One of the special qualities of Hebrew, especially Biblical Hebrew, is its ambiguity. Exacerbating this ambiguity is the absence of vowels, which were not developed in written form until about 1,100 years ago. As a result, words have more than one possible interpretation. The Biblical narrative relies upon this multiplicity of meaning to express itself.
The Talmud teaches that there are seventy faces to every letter of the Torah. In other words, perspective matters. The same word simultaneously expresses multiple meanings and truths, depending on the lens through which a leader perceives it. It is a powerful metaphor for us about the nature of Truth, one to keep in mind before we become too confident in ourselves and our opinions.
A particular challenge presents itself with regard to the pronunciation and meaning of the name of God.
In the Book of Deteronomy, Moses recounts the previous forty years of travelling through the wilderness to the Israelites, who are camped on the Eastern Bank of the Jordan. Parashat Va’Etchanan opens with a particularly personal and emotional memory. Moses recalls how he begged God to allow him to finish what he started.
O Lord GOD, You who let Your servant see the first works of Your greatness and Your mighty hand, You whose powerful deeds no god in heaven or on earth can equal! Let me, I pray, cross over and see the good land on the other side of the Jordan, that good hill country, and the Lebanon.Deuteronomy 3:24-25
In his recollection, Moses blames the Israelites for God’s negative response to his appeal. “The Lord was wrathful with me on your account and would not listen to me.” (Deut. 3:26)
Moses initiates his request with a somewhat uncommon invocation of God. It appears just three times in the Torah, and always to introduce a personal appeal to God.
It is a formulation that might even be impossible to pronounce, as I will attempt to explain. I invite us to look in our texts at Deuteronomy chapter 3, verse 24, page 1005 in the Etz Chayim chumash. We are focused on just the first two words. How should we read these words?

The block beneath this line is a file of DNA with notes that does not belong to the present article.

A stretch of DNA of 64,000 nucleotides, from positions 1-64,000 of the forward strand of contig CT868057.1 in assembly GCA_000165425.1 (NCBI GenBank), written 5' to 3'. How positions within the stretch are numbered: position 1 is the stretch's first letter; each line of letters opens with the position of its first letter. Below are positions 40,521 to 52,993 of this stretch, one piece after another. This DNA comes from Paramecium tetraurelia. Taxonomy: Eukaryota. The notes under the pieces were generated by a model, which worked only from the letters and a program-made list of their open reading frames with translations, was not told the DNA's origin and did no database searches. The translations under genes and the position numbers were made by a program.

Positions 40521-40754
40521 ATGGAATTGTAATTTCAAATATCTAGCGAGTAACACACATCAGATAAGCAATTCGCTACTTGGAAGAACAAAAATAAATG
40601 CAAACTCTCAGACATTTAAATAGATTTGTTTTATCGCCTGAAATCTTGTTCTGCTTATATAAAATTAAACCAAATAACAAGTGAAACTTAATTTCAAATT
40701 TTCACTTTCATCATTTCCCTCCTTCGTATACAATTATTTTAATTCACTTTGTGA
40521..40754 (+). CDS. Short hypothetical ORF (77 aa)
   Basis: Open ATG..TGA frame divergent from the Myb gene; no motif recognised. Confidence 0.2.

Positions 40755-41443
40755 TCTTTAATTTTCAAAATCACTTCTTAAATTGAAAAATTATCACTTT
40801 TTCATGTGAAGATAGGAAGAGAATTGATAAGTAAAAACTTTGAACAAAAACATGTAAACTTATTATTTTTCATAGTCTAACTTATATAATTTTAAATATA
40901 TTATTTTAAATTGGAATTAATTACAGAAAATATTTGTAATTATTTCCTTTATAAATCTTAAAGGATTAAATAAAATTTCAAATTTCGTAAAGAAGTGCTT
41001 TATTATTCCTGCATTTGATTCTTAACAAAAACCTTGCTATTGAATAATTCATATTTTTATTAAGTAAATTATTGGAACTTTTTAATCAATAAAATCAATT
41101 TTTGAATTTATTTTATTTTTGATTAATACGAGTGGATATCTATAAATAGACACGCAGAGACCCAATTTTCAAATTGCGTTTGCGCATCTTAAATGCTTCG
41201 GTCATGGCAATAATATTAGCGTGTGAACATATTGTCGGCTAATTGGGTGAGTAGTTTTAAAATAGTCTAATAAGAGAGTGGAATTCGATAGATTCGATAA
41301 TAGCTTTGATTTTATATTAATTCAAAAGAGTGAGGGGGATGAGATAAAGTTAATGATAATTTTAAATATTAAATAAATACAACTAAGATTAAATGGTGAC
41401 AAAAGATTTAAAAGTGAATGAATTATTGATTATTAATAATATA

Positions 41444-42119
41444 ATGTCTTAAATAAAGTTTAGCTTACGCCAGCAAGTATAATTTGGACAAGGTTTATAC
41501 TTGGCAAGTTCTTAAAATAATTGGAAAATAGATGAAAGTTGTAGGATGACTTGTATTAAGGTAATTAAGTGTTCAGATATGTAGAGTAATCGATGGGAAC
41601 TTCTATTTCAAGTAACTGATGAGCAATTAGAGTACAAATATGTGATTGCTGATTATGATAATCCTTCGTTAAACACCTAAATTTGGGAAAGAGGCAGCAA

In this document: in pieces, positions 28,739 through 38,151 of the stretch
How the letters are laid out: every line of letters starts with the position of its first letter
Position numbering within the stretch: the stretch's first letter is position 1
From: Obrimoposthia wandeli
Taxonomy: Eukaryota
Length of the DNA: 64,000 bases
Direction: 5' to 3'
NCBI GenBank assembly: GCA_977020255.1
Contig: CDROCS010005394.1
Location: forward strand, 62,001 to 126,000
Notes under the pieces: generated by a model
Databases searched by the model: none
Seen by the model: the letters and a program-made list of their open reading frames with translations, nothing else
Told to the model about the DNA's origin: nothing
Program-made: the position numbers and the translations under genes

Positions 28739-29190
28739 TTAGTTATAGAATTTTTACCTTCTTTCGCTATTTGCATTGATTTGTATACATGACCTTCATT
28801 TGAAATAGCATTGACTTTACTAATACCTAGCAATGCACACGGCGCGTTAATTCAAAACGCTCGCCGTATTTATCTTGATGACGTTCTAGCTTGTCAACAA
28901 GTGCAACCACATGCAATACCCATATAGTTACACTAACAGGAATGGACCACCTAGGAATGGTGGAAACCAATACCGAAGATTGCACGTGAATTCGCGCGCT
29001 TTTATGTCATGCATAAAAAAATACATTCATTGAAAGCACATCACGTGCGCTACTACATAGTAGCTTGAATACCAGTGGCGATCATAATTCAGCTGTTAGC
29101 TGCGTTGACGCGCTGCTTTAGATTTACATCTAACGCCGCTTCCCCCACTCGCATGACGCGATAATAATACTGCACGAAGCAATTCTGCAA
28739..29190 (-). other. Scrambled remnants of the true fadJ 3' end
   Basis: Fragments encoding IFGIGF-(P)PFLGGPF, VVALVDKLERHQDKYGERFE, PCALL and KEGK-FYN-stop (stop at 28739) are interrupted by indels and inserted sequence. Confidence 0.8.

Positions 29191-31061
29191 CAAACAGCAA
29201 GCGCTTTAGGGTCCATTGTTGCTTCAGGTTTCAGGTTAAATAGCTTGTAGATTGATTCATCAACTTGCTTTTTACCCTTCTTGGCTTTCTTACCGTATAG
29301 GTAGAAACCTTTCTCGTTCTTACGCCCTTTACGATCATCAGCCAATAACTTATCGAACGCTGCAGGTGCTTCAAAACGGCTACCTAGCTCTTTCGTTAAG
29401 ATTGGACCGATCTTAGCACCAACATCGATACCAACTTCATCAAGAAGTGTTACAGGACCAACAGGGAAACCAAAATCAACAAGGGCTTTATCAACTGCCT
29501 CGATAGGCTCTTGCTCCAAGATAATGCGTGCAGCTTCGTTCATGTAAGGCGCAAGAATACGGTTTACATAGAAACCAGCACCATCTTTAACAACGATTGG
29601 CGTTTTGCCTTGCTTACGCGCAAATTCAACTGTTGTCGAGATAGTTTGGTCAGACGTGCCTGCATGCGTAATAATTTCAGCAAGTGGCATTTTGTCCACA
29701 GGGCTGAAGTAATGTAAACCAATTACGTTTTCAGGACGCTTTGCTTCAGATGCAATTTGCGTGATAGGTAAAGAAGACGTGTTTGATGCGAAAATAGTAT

According to tradition, a Torah reader would pronounce the words Adonai Elohim. But the letters and vowels do not read that way. Our translation, from the Jewish Publication Society, reads “O Lord God.”
Let’s see if we can break it down. The first word is relatively easy. Alef Dalet Nun Yud – Adonai – אֲדֹנָי. It means “My Lord.”
Adonai is a generic title that one might use when addressing someone one wishes to honor. It could be used to address a King, religious figure, or someone with a lofty title. A student might address a teacher with Adoni. It might also be used by a shopkeeper speaking with a customer, or a busdriver to a rider. Or, it could be used to address God.
The second word is more difficult. The letters are straightforward Yud Hei Vav Hei – יהוה. Otherwise known as the tetragramaton – the four letter name of God.
Bible scholars think that it was pronounced Yahweh in Ancient times. If that is true, Moses then would have begun his prayer Adonai, Yahweh – “My Lord, Yahweh.”
What does Yud Hei Vav Hei mean? Without vowels, it is impossible to say for certain. The three letter root is Hei Vav Hei which means “to be.” Grammatically, it could be in either the kal or hif’il conjugation, and could be either present or future tense. Possible meanings, therefore, could be something like “He who is,” or “He who will be,” “He who causes to exist,” or “He who will bring into existence.” I suspect that the ambiguity is intentional, and that all four meanings are implied.
God is in a constant state of existence and coming into existence, as well as causing all that exists to come into being. It is a theologically rich, philosophical, transcendent understanding of the nature of God and the universe.
Jewish tradition, however, holds that we, first of all, are not allowed to pronounce God’s name; and second, we do not even know how to pronounce it..
This extreme concern with saying or inscribing God’s name did not exist in Biblical times through the first part of the Second Temple Era. The Bible makes no mention of a substitute ever being used for Yud Hei Vav Hei. It was pronounced and written regularly in sacred and secular contexts, such as in letters, legal documents and contracts. Parts of the Tetragramaton are incorporated into many Biblical names that we still use today. Think of Eliyahu – Elijah. It was normal and acceptable to refer to God by name.
But what about the third commandment? Later in this morning’s parashah, Moses repeats the Ten Commandments. The third commandment states that one may not “swear falsely in the name of Yud Hei Vav Hei your God.” This does not mean that one may not say the name. The third commandment refers specifically to a courtroom, in which it is forbidden to lie when swearing a formal oath, invoking the Divine name.